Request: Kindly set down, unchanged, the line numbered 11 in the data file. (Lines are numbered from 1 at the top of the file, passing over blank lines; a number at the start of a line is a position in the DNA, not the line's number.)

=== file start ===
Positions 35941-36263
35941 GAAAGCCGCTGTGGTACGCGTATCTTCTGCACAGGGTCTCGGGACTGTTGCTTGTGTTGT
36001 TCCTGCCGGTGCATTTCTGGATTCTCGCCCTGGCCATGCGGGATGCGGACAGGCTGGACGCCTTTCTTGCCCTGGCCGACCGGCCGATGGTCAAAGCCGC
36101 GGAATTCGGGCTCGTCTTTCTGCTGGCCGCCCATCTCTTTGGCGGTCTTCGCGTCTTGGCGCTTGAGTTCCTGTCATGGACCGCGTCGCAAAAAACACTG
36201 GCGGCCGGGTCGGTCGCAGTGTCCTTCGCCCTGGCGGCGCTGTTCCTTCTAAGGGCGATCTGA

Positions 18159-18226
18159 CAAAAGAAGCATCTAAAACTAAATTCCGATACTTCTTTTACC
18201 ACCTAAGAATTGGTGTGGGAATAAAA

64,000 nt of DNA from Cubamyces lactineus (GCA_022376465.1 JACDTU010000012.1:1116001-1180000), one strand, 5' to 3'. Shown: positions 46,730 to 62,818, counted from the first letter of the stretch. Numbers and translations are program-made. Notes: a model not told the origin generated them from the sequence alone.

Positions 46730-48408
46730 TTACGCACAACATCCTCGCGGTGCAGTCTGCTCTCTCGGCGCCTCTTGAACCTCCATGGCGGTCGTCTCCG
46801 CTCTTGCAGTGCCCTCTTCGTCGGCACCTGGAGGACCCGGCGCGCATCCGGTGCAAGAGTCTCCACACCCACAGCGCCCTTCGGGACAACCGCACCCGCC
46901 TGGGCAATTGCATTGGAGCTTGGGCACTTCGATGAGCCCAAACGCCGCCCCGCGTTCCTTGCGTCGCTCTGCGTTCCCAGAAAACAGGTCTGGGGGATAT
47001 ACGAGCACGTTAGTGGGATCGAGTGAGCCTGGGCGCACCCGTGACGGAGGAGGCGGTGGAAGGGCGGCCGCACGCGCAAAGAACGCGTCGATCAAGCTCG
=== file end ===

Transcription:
46730 TTACGCACAACATCCTCGCGGTGCAGTCTGCTCTCTCGGCGCCTCTTGAACCTCCATGGCGGTCGTCTCCG